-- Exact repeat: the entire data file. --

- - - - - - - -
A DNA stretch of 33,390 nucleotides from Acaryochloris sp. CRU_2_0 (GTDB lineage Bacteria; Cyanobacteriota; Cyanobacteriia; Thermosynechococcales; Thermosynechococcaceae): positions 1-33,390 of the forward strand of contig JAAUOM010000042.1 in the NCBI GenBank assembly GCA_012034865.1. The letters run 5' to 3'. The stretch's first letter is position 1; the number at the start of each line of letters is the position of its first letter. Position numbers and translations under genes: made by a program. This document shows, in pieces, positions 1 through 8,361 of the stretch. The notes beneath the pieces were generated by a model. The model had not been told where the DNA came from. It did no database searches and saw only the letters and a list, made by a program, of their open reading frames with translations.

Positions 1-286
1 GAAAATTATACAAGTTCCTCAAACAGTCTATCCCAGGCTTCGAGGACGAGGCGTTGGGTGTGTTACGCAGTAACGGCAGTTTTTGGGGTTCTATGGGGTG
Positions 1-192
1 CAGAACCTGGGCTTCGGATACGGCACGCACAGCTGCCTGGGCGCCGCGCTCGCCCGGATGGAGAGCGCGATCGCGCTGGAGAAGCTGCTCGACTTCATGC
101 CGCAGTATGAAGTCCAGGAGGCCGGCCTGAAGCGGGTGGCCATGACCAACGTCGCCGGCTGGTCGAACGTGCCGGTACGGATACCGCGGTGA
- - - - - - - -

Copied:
A DNA stretch of 33,390 nucleotides from Acaryochloris sp. CRU_2_0 (GTDB lineage Bacteria; Cyanobacteriota; Cyanobacteriia; Thermosynechococcales; Thermosynechococcaceae): positions 1-33,390 of the forward strand of contig JAAUOM010000042.1 in the NCBI GenBank assembly GCA_012034865.1. The letters run 5' to 3'. The stretch's first letter is position 1; the number at the start of each line of letters is the position of its first letter. Position numbers and translations under genes: made by a program. This document shows, in pieces, positions 1 through 8,361 of the stretch. The notes beneath the pieces were generated by a model. The model had not been told where the DNA came from. It did no database searches and saw only the letters and a list, made by a program, of their open reading frames with translations.

Positions 1-286
1 GAAAATTATACAAGTTCCTCAAACAGTCTATCCCAGGCTTCGAGGACGAGGCGTTGGGTGTGTTACGCAGTAACGGCAGTTTTTGGGGTTCTATGGGGTG
Positions 1-192
1 CAGAACCTGGGCTTCGGATACGGCACGCACAGCTGCCTGGGCGCCGCGCTCGCCCGGATGGAGAGCGCGATCGCGCTGGAGAAGCTGCTCGACTTCATGC
101 CGCAGTATGAAGTCCAGGAGGCCGGCCTGAAGCGGGTGGCCATGACCAACGTCGCCGGCTGGTCGAACGTGCCGGTACGGATACCGCGGTGA